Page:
Figs in winter and the idea of an art of living

by Massimo Pigliucci

So if you long for your son or your friend at a time when they aren’t given to you, you’re longing for a fig in winter, believe me. (Epictetus, Discourses, III.24.87)

Figs are one of my favorite fruits. The common edible fig’s scientific name is Ficus carica, a plant native of the Mediterranean and western Asia. Figs are in season twice a year: during the first few weeks in June, and then again between August and October. That’s it. Which means that if I crave fresh figs in December or January I’m a bit of a fool. I’m even more of a fool if I don’t take advantage of the right season and manage to have my fill of figs when they are actually around.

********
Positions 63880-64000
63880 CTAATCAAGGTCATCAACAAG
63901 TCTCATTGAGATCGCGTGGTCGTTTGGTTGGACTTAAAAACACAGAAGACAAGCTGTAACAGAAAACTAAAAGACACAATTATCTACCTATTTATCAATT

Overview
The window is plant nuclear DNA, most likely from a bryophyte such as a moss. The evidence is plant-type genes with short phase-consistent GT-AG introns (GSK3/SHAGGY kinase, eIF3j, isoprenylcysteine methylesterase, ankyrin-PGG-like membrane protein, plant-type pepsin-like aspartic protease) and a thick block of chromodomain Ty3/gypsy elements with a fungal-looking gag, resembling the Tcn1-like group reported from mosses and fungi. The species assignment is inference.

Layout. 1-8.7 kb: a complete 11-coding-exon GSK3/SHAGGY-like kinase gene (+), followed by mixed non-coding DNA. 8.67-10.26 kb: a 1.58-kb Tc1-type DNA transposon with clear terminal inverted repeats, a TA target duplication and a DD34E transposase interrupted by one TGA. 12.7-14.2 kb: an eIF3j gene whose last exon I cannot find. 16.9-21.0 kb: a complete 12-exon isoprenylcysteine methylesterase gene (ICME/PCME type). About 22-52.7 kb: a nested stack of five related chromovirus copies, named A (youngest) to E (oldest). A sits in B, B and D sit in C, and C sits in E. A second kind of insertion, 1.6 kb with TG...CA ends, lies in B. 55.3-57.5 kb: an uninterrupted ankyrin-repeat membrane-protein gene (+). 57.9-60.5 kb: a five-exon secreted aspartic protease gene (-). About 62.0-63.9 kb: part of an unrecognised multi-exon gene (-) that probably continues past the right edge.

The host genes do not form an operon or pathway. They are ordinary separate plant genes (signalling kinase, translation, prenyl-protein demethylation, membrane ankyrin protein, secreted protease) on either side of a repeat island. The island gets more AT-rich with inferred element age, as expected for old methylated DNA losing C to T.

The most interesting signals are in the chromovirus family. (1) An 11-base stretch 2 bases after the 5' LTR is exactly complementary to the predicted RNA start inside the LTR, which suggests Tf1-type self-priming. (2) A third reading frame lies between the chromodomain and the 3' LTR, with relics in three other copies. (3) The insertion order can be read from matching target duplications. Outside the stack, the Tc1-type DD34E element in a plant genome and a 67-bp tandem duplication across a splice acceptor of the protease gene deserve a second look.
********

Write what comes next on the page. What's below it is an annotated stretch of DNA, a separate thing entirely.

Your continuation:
This is the metaphor that the first century Stoic philosopher Epictetus uses to explain to his students why they should not regret their loved ones when they are longer around, but should very much pay attention to them when they are. The idea applies to everything in life: relatives, partners, friends, but also the stages of our own life—from childhood to old age—and of course for everything we think we possess, in terms of material objects. … (continue on Substack, FREE)

Published by Massimo

Massimo is the K.D. Irani Professor of Philosophy at the City College of New York. He blogs at and He is the author of How to Be a Stoic: Using Ancient Philosophy to Live a Modern Life.

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